"The worst thing was when I came back and the guys thought I was all right," Pryor said. "They were saying, 'Come on, Terrelle, lead us,' and it was hard because I knew I couldn't do anything about it. There was no way I could do anything about it other than hand the ball off and maybe throw a couple passes. It kind of hurt a little bit dropping back."
… After he returned, he handed off 26 times, was 3 of 4 passing for 28 yards and gained 2 yards on a sneak.
The official diagnosis is a "strained quad," so could be one of those things that lingers until the offseason or he could be fine next week. Former Buckeye and guy who strained his quad Dustin Fox thinks it will be the former:
Just so u guys know. There's no such thing as a mild quad strain. As soon as u try to burst it's gonna lock up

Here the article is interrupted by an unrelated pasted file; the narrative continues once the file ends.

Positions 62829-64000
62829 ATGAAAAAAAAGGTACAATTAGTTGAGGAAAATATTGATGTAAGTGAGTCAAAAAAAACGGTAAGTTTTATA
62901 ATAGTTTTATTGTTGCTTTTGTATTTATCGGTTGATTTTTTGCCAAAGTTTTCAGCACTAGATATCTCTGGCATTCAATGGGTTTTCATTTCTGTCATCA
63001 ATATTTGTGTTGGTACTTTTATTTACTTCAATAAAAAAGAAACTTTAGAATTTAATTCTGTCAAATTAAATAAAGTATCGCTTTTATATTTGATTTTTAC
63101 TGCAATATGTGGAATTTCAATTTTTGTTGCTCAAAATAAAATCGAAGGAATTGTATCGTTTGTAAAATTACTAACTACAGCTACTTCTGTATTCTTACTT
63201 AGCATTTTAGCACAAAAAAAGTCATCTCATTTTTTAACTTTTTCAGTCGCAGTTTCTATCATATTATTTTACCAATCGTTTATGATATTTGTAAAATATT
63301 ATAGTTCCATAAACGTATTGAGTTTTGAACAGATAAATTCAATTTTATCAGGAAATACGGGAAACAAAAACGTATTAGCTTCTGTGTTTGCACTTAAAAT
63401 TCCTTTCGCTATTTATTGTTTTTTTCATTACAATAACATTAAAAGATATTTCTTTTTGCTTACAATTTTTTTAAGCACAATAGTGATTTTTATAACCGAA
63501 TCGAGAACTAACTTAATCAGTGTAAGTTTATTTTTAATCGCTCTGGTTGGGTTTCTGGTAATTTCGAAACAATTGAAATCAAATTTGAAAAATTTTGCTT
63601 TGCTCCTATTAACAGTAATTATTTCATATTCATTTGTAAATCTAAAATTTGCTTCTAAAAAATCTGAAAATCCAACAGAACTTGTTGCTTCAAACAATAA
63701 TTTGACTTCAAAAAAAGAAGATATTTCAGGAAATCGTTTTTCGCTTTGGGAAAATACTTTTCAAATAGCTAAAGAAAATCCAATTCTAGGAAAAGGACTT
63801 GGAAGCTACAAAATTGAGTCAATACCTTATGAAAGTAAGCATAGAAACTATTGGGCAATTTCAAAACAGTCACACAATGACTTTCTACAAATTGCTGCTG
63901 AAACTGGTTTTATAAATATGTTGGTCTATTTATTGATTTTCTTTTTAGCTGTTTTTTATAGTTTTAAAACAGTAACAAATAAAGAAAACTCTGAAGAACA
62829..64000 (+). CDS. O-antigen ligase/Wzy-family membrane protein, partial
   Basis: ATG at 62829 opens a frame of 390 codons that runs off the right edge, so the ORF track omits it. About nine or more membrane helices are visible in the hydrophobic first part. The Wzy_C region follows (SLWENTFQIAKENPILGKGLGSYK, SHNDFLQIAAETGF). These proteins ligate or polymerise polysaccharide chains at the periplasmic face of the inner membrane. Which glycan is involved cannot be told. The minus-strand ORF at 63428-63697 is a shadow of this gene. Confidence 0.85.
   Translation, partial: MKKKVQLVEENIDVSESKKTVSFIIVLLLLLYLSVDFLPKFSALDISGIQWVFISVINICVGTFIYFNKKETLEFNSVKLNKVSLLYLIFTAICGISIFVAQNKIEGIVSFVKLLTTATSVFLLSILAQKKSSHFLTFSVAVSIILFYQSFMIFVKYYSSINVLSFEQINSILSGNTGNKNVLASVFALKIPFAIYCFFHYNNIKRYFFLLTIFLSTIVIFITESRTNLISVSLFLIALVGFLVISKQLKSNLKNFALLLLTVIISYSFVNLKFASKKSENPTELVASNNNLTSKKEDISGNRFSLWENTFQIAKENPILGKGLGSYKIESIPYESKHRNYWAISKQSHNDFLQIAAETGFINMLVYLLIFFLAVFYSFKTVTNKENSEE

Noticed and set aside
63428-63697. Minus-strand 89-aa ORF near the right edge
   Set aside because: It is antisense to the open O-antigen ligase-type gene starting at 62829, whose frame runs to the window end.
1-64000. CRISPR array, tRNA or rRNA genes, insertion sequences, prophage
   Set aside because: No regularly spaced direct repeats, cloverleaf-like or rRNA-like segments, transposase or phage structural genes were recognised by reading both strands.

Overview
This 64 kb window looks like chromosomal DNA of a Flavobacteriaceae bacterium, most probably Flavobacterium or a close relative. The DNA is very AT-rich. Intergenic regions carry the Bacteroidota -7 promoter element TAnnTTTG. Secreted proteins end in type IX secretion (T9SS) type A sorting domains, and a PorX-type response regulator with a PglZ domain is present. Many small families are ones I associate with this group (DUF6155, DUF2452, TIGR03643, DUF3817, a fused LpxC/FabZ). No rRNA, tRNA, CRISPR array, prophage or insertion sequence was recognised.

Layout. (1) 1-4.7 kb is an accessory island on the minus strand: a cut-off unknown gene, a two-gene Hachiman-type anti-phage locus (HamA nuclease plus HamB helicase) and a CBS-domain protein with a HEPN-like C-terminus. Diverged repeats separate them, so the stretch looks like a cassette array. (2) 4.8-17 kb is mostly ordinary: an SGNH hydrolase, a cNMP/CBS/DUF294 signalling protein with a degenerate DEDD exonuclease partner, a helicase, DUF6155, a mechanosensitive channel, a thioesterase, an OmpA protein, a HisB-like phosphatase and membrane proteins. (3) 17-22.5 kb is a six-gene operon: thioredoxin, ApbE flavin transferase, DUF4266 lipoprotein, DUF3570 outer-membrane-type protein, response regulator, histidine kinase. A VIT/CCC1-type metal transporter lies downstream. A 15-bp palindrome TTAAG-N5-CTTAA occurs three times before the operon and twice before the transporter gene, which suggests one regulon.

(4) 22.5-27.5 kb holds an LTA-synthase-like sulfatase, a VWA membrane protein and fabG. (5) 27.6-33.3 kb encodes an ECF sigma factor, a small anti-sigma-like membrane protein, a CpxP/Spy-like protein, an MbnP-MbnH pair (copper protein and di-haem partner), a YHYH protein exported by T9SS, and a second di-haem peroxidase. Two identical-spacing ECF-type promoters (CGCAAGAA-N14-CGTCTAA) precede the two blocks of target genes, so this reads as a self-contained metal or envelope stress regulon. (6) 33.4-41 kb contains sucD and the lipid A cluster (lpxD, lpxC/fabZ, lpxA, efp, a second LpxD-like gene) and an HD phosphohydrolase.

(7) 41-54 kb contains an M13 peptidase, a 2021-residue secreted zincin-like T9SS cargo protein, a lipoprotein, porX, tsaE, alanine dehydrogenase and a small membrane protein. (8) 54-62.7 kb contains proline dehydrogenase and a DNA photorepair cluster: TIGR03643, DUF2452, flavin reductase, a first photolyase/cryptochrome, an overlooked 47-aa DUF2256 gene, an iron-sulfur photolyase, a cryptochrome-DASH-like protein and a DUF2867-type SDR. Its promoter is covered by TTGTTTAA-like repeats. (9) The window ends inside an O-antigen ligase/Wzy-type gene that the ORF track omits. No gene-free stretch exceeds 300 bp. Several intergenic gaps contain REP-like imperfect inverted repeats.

If it's a Grade 1 strain he should be fine in a few weeks; if it's Grade 2 he could be limited for up to two months. Re-aggravation is possible since OSU has little choice but to ride Pryor as far as he can take them. Their backup quarterback situation is grim and a lot of their praise for Boom Herron's workmanlike performance reads like it's from Michigan fans hoping Vincent Smith is better than he seems right now. This slight window of hope will be followed by Pryor pulling a Denard against their next opponent, which is… Indiana. (Welcome to the Big Ten season, Hoosiers. Yeesh.)
Penn State jealousy update! Kevin Newsome: still backing up a true freshman. Anthony Fera, who Michigan recruited as a kicker:
By my count, Anthony Fera had four mediocre and one really, really bad punt.
They're still 39th in net punting and Michigan is 88th, but we're catching up after being in triple digits last week. While we're on Penn State, that game continues to look very plausible but I don't like this bit: